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MathGroup Archive 1994

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Re: index problem

  • To: mathgroup at yoda.physics.unc.edu
  • Subject: Re: index problem
  • From: withoff (David Withoff)
  • Date: Tue, 19 Apr 1994 12:39:49 -0500

> Dear MMA group:
> 
> a[2]  ={1., 1., 1.}
> a[1]  ={2., 2., 2.}
> 
> MMA sometimes does convert integers into reals apparently by
> default as in the next example:
> 
> NIntegrate[trhoBE[x,1/2], {x,.1,.9}]
> NIntegrate[trhoBE[x,N[1/2]], {x,.1,.9}]
> 
> Out[29]=
> 0.4
> 
> Out[30]=
> 0.4
> 
> Note that both answers are WRONG. We expect 3 * (0.9 - 0.1) = 2.4.
> In a piece of complicated code, it is extremely hard to nail a problem
> down to this.
> 
> Funny, isn't it?
> 
>         -Rudo
> 
> ###########################################################################
> # Rudolf A. Roemer (RAR)         Room:   306 James Fletcher Building      #
> # Department of Physics          Email:  rar at mail.physics.utah.edu        #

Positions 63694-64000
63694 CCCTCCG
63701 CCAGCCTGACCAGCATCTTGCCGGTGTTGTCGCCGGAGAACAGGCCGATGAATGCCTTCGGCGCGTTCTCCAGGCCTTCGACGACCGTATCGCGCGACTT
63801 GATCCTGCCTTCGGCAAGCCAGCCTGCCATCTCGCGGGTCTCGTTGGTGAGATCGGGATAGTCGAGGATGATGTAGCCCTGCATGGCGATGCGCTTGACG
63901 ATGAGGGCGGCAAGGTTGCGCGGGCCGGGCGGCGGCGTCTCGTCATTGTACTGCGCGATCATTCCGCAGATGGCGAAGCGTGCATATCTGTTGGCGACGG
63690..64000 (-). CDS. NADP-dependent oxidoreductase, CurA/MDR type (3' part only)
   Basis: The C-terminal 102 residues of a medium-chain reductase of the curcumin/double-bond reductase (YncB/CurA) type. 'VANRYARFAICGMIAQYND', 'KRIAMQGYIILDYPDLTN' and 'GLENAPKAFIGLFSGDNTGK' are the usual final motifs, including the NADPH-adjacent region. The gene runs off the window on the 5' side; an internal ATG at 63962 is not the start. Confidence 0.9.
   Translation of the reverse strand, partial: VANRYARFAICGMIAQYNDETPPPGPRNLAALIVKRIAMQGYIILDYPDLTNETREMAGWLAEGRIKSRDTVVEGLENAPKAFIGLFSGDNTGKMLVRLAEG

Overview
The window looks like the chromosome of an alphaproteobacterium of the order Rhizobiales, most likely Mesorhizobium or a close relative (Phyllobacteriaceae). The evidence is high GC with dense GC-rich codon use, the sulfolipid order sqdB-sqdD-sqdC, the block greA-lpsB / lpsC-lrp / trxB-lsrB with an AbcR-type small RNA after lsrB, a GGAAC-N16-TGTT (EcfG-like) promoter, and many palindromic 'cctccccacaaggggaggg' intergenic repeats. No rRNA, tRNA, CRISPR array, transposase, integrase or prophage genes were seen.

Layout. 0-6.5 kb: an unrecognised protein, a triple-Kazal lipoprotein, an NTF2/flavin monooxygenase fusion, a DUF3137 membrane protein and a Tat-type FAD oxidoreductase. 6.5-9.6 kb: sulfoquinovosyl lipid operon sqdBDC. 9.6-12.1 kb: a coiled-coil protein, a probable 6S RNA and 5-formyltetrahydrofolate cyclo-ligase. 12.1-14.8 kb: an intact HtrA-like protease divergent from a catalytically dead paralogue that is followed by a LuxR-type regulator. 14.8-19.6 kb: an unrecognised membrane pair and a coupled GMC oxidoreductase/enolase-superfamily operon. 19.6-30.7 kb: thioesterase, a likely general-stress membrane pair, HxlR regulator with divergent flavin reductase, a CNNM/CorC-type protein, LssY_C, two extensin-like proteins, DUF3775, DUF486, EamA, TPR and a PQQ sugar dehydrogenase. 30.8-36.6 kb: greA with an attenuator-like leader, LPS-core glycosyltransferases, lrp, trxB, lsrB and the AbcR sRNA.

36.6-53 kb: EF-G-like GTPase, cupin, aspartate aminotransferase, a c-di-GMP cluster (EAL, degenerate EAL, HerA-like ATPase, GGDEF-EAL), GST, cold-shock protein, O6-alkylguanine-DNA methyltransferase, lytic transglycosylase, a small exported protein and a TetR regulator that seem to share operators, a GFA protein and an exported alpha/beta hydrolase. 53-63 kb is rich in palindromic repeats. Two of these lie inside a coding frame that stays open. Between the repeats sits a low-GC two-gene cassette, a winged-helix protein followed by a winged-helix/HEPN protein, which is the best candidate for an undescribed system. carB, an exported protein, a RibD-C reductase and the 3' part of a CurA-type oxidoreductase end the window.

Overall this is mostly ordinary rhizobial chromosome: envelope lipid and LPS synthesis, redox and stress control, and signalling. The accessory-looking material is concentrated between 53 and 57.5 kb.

> # University of Utah             FAX:    USA (801) 581 4801               #
> # Salt Lake City, Utah 84112     Phone:  USA (801) 581 6424               #
> # USA                                    USA (801) 461 4450 (home)        #
> ###########################################################################

All of these examples (including a few that I omitted to save space)
can be explained using the fact that a[2] doesn't match a[2.0], and
the fact that exact integers will be converted into reals by
functions like N and NIntegrate.  Both behaviors are, of course,
entirely intentional.

It might perhaps be useful to comment on how this applies to
the following example.

> NIntegrate[
>  Sum[
>   a[2][[j]],
>   {j,1,Length[a[2]]}
>  ],
>  {x,.1,.9}
> ]
> NIntegrate[
>  Sum[
>   a[N[2]][[j]],
>   {j,1,Length[a[N[2]]]}
>  ],
>  {x,.1,.9}
> ]
> 
> Out[31]=
> 2.4             (* YES, that's RIGHT! *)
> 
> Out[32]=
> 1.6             (* WRONG again *)

NIntegrate[expr, {x, .1, .9}] is evaluated by repeatedly assigning
values to x, and (effectively) evaluating N[expr] after each
assignment.  These assignments have no effect on either a[2]
from the first integral or a[N[2]] from the second integral.
The a[2] in the first integral will match the rule for a[2],
and the a[N[2]] in the second integral won't.

Dave Withoff
Research and Development
Wolfram Research





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